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Action takes action

A U.S. District Court in California granted Action Technologies' motion for a summary judgment, finding that certain functions of Novell's GroupWise 4.1 may violate an Action patent.

A U.S. District Court in California granted Action Technologies' motion for a summary judgment, finding that certain functions of Novell's (NOVL) GroupWise 4.1 may violate an Action patent.

A court date has not been set yet, but Action said that this motion marks the halfway point in this case.

"This represents over half of the case and now we have the bulk of the work behind us," said Sumi Shohara, Action's vice president of marketing. It appears that the court has upheld our claims. We are obviously hoping that the court will continue to find in our favor."

For Novell, this ruling is the beginning, rather than the end.

"The judgment basically denied us our request to dismiss the case," said Kristin Schultz, a Novell spokeswoman. "Action's press release stated 'Action wins summary judgment against Novell,' and that is very misleading because they have not won anything. All this ruling means is that they did not grant our request to throw the case out. It will go to trial."

The motion arises out of a suit brought by Action against Novell in November 1995. Action received a patent on June 1, 1993 for a technology to be bundled in products that Action hopes to release within the next year including messaging systems, calendars, and Internet deployment technologies. The company said that this technology is at the core of its patent portfolio.

But, Novell said that Action's patent is for public domain technology which would make it invalid. "They have a patent, and what they say we violate, the Internet violates. Products from just about every company violate their patent based on their broad criteria. If we are violating it, then sue the world. You can't patent public technology," said Schultz.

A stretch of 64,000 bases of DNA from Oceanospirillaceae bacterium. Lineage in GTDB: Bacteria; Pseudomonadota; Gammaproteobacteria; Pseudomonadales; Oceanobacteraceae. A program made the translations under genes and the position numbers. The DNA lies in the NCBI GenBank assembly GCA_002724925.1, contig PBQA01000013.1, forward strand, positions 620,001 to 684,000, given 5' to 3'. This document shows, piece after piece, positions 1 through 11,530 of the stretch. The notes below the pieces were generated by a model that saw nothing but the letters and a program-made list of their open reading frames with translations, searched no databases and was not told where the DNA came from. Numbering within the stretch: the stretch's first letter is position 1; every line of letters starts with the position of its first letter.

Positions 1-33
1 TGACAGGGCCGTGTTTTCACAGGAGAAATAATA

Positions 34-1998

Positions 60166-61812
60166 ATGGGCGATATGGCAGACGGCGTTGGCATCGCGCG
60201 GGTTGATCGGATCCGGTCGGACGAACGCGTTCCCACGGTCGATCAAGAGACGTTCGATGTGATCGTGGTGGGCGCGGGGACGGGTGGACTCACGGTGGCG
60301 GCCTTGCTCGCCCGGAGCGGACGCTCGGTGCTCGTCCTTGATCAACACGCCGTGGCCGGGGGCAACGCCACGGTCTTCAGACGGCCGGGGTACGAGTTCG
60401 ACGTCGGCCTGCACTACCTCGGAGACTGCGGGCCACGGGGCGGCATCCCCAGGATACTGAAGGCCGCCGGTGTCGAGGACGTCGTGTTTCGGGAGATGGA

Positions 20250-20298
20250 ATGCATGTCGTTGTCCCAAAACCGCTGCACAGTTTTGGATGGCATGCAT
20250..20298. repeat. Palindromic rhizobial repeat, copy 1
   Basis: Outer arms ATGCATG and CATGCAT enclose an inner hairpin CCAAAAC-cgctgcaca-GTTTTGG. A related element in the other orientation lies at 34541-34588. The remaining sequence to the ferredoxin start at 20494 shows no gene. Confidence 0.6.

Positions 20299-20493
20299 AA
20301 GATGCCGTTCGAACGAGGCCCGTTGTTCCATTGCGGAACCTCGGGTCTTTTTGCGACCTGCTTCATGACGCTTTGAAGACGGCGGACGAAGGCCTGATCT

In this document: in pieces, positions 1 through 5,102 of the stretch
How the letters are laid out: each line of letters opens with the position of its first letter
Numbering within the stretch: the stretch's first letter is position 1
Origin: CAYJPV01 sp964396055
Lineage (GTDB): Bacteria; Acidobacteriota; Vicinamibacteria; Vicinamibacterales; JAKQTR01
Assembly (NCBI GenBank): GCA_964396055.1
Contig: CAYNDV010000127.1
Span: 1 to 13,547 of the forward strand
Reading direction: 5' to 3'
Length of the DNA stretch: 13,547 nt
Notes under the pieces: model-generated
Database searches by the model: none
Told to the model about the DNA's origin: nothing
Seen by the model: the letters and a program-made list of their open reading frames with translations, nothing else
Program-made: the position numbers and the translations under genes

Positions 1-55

The judge decided that the terms of the patent should be defined very broadly, making it harder for Novell to claim that they did not violate Action's patent. So, Novell came up with a second strategy: attack the patent's validity.

Phil Zender, an attorney at Graham & James, agrees with Novell's take on the case. "It sounds like the issue of validity," he said. "Summary judgment is not the end of the case. Novell can continue to sell the product up to the court date. It is assuming that the patent is valid."

Zender said that taking the validity approach is very typical. "Once the court has granted a summary judgment, the first response is that it isn't valid."

Action said that it made several attempts to discuss the technology infringement out of court, but said that Novell was unresponsive.